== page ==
The Future. Now…

I went to the London Bloggers meetup the other day, which had a panel scheduled to talk about the future of blogging – of much interest to everyone gathered there. It was a good evening – thanks due to Fishburn Hedges for hosting (and the excellent confectionary-based goodie-bags!) and the collective conversation of the meetup (and for Andy for organising this regular bash!) – but I didn’t feel that the panel really addressed their topic: they spoke about what their blogs were doing now and what their next steps would be, but next week isn’t really the future.

But whilst such criticism is fine, it did make me I should put my money where my mouth is. What do I think the future of blogging is?

I have absolutely no qualifications for making any predictions whatsoever: which makes me as qualified as most of the people who make predicitions (the others must work in strategy, technology and futurology, and they would have data to support their views. I don’t…). And of course I will be wrong. This seems very presumptuous. But hey…

So here goes…

  • blogging becomes even more mainstream: everyone’s on Facebook; schoolkids use blogs as portfolios of their schoolwork – at least in the west. It can only get bigger, frankly – so normal that it isn’t even worth mentioning. Of course, this means it stops being something specific – no more blogging – but somewhere to put online, digital stuff, and maybe a bit of writing

  • blogging becomes more open: I must thank Lloyd Davis for this one, because we were chatting about this over coffee this morning (indeed, maybe that prompted this whole post – thanks, Lloyd!) – but as blogging becomes ever more mainstream, we will want to own everything: no more beholden to Google, Facebook, Twitter, Amazon or whoever, we will move from platform to platform. This may mean the rise of social aggregators. Or not. (Lloyd pointed me to this excellent, challenging post by JP Rangaswami; he may be saying I’m completely wrong, at least about my next point…)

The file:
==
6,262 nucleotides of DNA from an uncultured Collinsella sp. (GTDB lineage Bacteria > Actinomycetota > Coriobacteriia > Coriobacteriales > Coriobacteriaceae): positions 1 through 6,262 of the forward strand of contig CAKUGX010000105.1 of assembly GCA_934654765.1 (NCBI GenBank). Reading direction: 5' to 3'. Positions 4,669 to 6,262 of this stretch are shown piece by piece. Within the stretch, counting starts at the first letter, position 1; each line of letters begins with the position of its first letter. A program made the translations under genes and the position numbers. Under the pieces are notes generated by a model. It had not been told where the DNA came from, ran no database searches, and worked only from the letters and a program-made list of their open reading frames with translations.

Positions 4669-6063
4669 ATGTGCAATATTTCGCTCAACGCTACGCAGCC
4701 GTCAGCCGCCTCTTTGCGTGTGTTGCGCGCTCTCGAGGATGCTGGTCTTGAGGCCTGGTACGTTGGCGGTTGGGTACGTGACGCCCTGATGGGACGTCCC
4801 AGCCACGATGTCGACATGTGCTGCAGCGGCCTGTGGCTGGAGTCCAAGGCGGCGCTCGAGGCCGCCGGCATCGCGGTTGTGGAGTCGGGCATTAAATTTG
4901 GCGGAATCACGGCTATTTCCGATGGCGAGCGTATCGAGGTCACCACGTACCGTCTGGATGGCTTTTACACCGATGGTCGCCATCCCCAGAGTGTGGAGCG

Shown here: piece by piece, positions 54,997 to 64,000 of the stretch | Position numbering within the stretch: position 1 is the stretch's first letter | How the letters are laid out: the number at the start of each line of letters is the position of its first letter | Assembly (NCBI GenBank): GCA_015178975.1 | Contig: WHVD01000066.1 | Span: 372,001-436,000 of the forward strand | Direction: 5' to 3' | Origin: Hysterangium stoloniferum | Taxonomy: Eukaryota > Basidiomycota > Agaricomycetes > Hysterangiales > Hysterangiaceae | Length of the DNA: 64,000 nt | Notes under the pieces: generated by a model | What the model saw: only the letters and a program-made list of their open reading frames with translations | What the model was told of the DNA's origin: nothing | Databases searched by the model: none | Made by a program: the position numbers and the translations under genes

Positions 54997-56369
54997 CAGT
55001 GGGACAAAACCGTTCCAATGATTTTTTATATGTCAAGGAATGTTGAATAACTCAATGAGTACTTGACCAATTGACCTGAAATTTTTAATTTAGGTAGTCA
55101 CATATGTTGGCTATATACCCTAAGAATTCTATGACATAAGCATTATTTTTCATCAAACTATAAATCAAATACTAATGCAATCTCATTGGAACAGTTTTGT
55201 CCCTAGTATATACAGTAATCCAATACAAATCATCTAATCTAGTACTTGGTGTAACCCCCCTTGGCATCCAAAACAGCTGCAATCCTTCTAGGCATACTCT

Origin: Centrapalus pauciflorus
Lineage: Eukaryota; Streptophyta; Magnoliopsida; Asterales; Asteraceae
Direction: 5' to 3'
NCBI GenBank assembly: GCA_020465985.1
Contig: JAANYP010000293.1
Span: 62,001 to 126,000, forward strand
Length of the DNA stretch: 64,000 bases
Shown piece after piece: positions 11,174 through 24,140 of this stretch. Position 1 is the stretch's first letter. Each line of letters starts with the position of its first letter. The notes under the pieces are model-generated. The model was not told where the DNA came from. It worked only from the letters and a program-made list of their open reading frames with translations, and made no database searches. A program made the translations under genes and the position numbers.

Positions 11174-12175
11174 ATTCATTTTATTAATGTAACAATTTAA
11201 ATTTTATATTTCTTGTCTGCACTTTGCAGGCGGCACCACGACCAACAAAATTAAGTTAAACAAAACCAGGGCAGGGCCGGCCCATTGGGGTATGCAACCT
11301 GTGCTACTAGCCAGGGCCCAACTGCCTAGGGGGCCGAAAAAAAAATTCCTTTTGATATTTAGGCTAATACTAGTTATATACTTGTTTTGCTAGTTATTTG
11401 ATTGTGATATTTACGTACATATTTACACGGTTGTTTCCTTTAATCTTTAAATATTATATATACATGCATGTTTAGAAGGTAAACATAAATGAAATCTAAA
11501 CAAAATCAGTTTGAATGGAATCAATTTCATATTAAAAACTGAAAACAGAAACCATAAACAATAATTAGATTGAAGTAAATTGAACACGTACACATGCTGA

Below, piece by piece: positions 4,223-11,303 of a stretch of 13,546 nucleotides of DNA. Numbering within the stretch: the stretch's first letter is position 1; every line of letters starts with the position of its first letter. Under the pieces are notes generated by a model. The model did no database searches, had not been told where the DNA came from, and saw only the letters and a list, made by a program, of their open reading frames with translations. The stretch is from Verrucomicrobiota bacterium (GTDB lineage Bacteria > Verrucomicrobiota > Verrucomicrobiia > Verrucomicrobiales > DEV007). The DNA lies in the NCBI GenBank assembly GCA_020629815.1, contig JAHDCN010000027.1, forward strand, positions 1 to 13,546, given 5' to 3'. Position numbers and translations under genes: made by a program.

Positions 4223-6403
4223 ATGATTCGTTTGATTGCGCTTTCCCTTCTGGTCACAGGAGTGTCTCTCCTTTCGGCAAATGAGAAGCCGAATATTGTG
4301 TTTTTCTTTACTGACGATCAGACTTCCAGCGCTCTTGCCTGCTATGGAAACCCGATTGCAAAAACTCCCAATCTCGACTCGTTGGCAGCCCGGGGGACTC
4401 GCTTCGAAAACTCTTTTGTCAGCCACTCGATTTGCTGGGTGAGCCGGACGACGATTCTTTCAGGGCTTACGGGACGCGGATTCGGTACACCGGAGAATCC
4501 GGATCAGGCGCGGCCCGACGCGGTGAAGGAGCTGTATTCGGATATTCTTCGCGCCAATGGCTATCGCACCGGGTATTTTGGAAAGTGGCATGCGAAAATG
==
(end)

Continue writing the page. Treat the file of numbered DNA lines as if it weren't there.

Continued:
• the resurrection of walled gardens: of course, the providers of services will want just the opposite: the value of the networks they create increases with the number of users, so they will do what they can to keep us – and our data – on their platform: sites will work to become more sticky
  • someone will come up with a new, shiny, must-go social network. That does everything. Until the next one comes along
  • changing views of privacy – and with it, perhaps, culture: or vice versa; but as billions more people around the world come online (particularly in Asia and Africa), online – and blogging – will change
  • everything everywhere – not the UK mobile firm, but mobile: the difference between mobile and non-mobile – static? – access will change and become seamless, or change and become completely differentiated, depending on the use. People have been saying the future is mobile for years, so they’re probably right…

I could play this game for ages, and probably will, but that will do for now…

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